Like Wayne Rooney, everyone has the right to reap the benefits of their career success, and employers cannot stall the progress of key employees by imposing conditions after someone moves on – it’s got to be in their contract, and even so any restriction has to be reasonable.
Wayne Rooney did it, and now an ex employee of Caterpillar has done it….
No, she’s not in the premier football division, and she’s never scored for England, but she has managed to beat an attempt to stall her career success.
England and Manchester United player Rooney went to the High Court when an agent refused to end the image rights contract the footballer had signed as an 18 year old rookie player at Everton, which gave them the cream of his footballing career.
And for Huesca de Crean, landing a job with the customer she had been serving at Caterpillar looked like a step up in her career, until the move stopped her former bosses in their tracks, leading to a stand-off over a gagging order as they thought confidential information could be at stake.
Although Huesca won at every stage, her case went all the way to the Court of Appeal, where the judges came down firmly on her side, saying that it’s up to the company to get their employment contracts right for key employees if they want to restrict who they work for in any new job.
Julie Taylor employment law specialist comments “the company could have imposed a reasonable level of restriction on Ms de Crean if they had done it through her contract, and the message from the Court was that they would not close the stable door for them, once the horse had bolted. Companies can’t expect the courts to deal with their oversight.”
When Huesca de Crean worked for Caterpillar Logistics Services she was responsible for the relationship with a particular client under a long term logistics services agreement, where she had access to a large amount of confidential information including legal advice in relation to the client’s contract.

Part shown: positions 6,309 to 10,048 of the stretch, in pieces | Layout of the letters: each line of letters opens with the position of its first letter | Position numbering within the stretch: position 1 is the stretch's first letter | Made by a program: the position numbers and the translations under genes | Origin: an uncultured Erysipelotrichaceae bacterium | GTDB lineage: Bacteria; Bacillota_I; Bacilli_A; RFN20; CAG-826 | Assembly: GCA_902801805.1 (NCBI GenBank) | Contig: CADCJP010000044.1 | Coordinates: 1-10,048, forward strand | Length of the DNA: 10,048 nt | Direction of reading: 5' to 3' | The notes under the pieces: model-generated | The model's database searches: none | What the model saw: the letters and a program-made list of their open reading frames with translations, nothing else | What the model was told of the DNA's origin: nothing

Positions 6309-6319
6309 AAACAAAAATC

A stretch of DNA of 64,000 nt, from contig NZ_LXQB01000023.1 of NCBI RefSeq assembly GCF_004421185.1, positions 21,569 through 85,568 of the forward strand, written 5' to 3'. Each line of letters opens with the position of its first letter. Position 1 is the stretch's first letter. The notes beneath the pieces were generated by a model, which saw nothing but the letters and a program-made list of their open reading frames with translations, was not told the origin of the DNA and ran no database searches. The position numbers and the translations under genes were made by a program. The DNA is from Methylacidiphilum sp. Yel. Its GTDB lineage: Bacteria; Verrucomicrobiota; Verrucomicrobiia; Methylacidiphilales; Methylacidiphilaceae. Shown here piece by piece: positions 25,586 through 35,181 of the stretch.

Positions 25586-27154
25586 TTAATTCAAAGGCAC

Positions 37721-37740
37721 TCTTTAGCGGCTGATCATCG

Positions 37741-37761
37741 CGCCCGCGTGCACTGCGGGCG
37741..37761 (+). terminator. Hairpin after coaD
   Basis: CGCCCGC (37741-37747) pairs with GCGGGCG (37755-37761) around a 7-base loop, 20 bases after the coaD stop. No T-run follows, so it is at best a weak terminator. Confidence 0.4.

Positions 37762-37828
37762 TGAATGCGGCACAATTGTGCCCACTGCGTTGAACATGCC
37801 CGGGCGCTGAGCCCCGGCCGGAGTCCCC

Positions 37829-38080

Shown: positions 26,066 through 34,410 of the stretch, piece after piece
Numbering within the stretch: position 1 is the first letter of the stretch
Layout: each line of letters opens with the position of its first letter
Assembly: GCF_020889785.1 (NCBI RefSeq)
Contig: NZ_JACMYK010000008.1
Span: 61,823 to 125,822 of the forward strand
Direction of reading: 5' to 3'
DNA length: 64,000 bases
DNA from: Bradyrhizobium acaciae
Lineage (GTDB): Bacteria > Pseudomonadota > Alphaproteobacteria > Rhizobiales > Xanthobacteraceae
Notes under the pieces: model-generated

When the client offered Huesco a job, she accepted, knowing that there was a clause in her contract with Caterpillar that meant she could not discuss the confidential information outside the company, but there was nothing to stop her from taking up the new job.
But Caterpillar applied to the courts, to try and get a barring order that would stop her being involved in anything to do with their contract, and demanding that she be kept out of any dealings. They also tried to get a court injunction to prevent her from disclosing any confidential information.
The case went first to the High Court and then to the Court of Appeal, and each time they refused both the barring order and the injunction. The barring order was refused on the grounds that it was excessive in an employer/employee relationship, because it was trying to restrict freedom in the labour market.
And the injunction was rejected as well, because Huesca had already given Caterpillar an undertaking not to release any confidential information and the judges said this was sufficient, looking at her good conduct record.
Based on her experience, Julie recommends “If you have a key employee and you want to make sure they don’t move to a client or a competitor, then you need to put a clause in their contract of employment that stops them from doing so.
“But if you do this, it’s known as a ‘restrictive covenant’ and these clauses need to be drafted very carefully because they are anti-competitive. This means that they are against public policy and will only be enforceable if they go no further than is necessary to protect the employer’s business. Any further, and courts will strike out the whole covenant, so you’ll be left with nothing.
“A good example of this was the recent case of Wayne Rooney’s management contract which he signed as a rookie 18 year old player whilst at Everton. The contract bound him to use the managing agents for eight years, which was most of his footballing life, and the courts said this was unfair, and allowed Rooney to break the contract.”